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Technical communication is changing rapidly like any other thing in our world.
A new report by The Writers Block, “Technical Communication Landscape Survey Report (Bangalore, Karnataka, India)”, lists the following future specializations for technical communicators:
- Technical writing
- Instructional design
- Usability expertise
- Online tutoring
- Multimedia and Web development
- Product management
- Proposal writing
- Editing and science and technological reviewing
- Content creation
My own personal take is a bit different in terms of the general categories even though I do agree that the above list reflects viable career paths for all technical communicators to specialize in.
I believe the following 6 broad categories represent the main paths of specialization available to tech communicators in the near future (a 5-10 year perspective):
(1) Tool and application expertise.
Tool SMEs. These are the technical communicators that learn the software applications and hardware platforms that other tech writers use inside out. They have a deep, encyclopedic knowledge about many text, graphic, page layout and web editors. Among others, they are the holders of Microsoft’s MOUSE certification. They are Adobe’s ACE certified experts in FrameMaker, Acrobat, Captivate, etc. They either hire themselves out as consultants, or write books, blogs, train, and teach. They love to share, communicate, hold hands, and solve problems.
(2) DITA and XML-authoring, single sourcing.
The most technically difficult of all the six paths since it has a very steep learning curve. These experts will always be relatively few in number, cater to mid-size and big corporations, and get compensated well for their efforts. This is a highly professional vanguard group that define the rules of the game (especially at enterprise level) as they serve as consultants within the same game. Competition for the big lucrative contracts in this category will be fierce in the future while the entrance threshold will remain high. This group will almost be immune to outsourcing in the near future.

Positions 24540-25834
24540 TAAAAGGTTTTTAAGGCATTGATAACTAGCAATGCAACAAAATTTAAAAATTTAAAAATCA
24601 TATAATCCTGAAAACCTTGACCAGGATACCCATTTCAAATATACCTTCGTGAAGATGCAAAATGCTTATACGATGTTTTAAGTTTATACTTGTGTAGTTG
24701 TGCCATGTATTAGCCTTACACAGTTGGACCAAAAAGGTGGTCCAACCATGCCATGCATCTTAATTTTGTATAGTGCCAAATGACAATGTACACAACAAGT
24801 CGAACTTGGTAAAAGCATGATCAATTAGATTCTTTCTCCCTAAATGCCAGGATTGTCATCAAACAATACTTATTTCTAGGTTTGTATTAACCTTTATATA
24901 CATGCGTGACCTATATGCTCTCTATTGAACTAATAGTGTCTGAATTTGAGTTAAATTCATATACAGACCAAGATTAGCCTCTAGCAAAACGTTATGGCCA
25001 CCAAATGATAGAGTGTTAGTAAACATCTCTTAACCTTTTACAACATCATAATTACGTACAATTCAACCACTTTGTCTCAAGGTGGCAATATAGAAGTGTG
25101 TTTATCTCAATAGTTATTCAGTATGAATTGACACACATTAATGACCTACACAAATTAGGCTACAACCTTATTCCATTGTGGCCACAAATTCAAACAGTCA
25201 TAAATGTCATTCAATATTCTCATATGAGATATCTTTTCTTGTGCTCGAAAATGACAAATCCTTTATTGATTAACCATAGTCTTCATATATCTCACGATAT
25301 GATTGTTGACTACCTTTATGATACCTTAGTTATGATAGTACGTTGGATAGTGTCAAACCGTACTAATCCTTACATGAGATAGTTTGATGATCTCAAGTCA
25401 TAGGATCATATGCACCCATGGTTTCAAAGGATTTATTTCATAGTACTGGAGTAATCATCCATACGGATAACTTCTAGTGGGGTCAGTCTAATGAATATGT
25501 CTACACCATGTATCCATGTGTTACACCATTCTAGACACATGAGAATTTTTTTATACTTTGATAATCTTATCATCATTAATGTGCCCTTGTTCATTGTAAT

(3) System and technology expertise.
These are mostly ex-engineers, coder and developers, ex-military men and women, true die-hard geeks who took to technical writing later in their careers but still maintain a keen interest in installing and configuring systems, setting up server-side applications, write specs and A&E documents, love all kinds of troubleshooting and work like business analysts as much as technical communicators. They straddle the challenging transition zone between development and documentation.
(4) Graphics, layout, design and technical illustration.
As long as technical communication exists there will be a need for graphic illustrations and layout design. However the tools, scale, and precision that the job requires will keep ratcheting up. The Photoshop, InDesign, Dream Weaver, and Illustrator masters of today will find themselves working more frequently with traditional CAD experts. They will be asked to deliver A-to-Z integrated graphic packages that include not only document illustrations but all kinds of marketing and mobile-platform graphics as well. The demand will remain high for this category of services despite outsourcing pressures.
(5) Copy writing and editing.
This is the most traditional career path in this group since its main focus will remain writing, editing, proof reading, good grammar and syntax skills, good conceptual organization and expression. This group will continue to generate the bread-and-butter user manuals and guides as well as all kinds of quick startup and reference materials. The demand for their services will never diminish but their compensation will be under competitive pressures due to relatively easy outsourcing alternatives. I expect lower morale and increasing turn-over rate for this group in the future.
As documentation projects get more complex and cater to an international audience, the proper management of these multi-actor documentation projects will become increasingly more important. Companies will gain a crucial competitive advantage if their documentation sets are managed properly and delivered on time, at world-class standards. And those companies with poorly led and managed technical communication teams will suffer as they deliver deficient documents late, leading to a poor user experience and low consumer satisfaction levels. There will be more technical communicators in the future with formal college degrees in documentation management. Although currently this group mainly consists of ex-technical writers, I foresee a future in which these two roles (writing and management) will separate completely. A sub-specialty that will rapidly differentiate itself within this category will be Localization Project Managers.